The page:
An image showing a health surveillance assistant giving a malaria vaccine dose to a toddler

Source: © Amos Gumulira/AFP/Getty Images

One of the first recipients of the malaria vaccine receives it on 23 April at Mitundu community hospital in Malawi 

The first routine immunisations using GlaxoSmithKline’s RTS,S malaria vaccine have begun in Malawi. This is the first of three pilot schemes to introduce the vaccine, which will also be trialled in Ghana and Kenya.

RTS,S, also known as Mosquirix, is designed to be administered to toddlers, and to be given in four doses. It targets the Plasmodium falciparum malaria parasite in the bloodstream and liver, aiming to disrupt its life cycle by preventing it maturing and multiplying.

Following trials in 2014 involving thousands of infants and children across seven African countries there was still a question mark over the vaccine’s efficacy. It only offered protection against severe malaria in around a third of children receiving four doses, and no significant protection at all in babies.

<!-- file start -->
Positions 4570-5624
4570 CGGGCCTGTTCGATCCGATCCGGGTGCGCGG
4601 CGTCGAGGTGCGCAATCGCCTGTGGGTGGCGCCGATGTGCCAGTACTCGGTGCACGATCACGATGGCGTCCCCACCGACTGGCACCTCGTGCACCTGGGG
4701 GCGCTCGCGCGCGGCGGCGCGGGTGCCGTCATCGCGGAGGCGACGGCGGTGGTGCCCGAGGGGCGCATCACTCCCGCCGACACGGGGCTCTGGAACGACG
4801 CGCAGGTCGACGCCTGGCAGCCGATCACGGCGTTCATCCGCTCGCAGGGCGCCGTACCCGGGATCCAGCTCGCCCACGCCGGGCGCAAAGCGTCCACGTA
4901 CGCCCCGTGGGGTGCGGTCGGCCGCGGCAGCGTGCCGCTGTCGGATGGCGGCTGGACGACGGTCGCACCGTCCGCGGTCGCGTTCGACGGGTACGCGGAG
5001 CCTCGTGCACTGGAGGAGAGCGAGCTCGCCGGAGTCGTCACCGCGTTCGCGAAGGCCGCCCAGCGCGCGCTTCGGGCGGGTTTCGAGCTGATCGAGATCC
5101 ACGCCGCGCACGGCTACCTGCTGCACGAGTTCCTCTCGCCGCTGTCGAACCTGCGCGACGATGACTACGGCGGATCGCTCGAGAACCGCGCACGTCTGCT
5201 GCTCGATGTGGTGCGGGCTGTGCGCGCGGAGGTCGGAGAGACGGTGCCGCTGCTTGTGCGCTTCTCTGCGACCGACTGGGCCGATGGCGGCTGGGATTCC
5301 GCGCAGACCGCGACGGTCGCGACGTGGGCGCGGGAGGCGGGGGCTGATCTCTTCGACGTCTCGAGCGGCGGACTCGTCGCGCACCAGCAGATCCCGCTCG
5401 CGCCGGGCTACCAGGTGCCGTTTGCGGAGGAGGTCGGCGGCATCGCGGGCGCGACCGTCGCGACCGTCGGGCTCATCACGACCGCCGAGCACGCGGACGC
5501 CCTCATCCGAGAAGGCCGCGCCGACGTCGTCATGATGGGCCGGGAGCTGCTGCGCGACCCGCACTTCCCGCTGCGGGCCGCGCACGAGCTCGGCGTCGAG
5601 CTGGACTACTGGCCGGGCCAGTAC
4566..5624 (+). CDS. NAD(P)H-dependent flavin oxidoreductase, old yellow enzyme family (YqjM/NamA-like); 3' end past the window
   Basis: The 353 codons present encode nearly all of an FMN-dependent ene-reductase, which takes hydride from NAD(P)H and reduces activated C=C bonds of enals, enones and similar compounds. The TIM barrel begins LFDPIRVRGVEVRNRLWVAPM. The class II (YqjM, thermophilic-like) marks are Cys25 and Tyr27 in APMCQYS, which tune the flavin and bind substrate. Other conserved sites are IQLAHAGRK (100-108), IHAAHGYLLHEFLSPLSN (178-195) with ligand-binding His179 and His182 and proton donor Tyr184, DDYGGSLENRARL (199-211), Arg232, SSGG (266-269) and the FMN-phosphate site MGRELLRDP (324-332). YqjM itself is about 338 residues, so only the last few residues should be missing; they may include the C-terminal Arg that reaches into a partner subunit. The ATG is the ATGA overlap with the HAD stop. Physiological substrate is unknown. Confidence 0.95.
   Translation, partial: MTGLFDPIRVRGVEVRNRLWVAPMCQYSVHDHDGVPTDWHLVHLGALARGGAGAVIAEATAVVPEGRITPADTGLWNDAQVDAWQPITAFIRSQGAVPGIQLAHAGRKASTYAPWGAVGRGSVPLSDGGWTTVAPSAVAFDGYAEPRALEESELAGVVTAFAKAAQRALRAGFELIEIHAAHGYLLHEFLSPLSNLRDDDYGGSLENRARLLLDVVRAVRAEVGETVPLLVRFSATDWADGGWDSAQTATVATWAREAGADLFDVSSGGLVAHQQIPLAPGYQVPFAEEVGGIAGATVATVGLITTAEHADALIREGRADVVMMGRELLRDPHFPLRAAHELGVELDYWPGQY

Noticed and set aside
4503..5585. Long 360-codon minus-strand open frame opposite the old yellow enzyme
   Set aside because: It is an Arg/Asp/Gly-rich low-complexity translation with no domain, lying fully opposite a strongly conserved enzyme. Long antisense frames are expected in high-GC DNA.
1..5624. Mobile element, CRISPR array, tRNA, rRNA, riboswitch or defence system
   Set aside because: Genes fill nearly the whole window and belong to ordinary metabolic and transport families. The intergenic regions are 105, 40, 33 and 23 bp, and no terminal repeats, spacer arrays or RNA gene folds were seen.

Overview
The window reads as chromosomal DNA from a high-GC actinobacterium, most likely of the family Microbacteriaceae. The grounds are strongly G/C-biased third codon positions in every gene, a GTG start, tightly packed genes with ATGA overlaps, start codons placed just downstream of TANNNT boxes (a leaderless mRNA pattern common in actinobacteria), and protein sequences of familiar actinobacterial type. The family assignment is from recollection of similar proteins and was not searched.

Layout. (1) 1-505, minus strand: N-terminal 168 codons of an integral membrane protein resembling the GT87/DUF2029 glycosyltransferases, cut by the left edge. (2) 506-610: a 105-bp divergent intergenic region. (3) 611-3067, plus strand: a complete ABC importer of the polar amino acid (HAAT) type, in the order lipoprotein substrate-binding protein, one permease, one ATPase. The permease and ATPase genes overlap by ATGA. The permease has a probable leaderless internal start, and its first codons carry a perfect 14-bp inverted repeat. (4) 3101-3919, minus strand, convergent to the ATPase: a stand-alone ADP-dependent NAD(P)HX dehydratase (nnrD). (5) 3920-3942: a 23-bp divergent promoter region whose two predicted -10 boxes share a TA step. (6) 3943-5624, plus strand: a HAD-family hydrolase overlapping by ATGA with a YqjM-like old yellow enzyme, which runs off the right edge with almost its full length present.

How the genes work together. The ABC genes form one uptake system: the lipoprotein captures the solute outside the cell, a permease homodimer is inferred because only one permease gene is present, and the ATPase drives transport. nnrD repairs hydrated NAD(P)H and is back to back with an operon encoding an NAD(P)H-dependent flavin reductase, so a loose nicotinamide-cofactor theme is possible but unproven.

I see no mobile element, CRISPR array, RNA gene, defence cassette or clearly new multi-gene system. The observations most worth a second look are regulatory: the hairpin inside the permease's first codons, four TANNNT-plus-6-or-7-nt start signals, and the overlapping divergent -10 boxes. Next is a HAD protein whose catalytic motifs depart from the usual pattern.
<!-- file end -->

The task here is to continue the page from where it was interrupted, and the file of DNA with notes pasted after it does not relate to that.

However, the European Medicines Agency gave the vaccine a ‘positive scientific opinion’ the following year after considering its risk–benefit profile, and the World Health Organization (WHO) recommended pilot studies shortly after.

The immunisations will be integrated into existing healthcare regimes in the pilot countries, with the first of four doses given to children five or six months old, and the final one when they reach two years old. It is estimated more than 360,000 children will be vaccinated every year.

‘We know the power of vaccines to prevent killer diseases and reach children, including those who may not have immediate access to the doctors, nurses and health facilities they need to save them when severe illness comes,’ said Matshidiso Moeti, the WHO’s regional director for Africa, in a statement. ‘This is a day to celebrate as we begin to learn more about what this tool can do to change the trajectory of malaria through childhood vaccination.’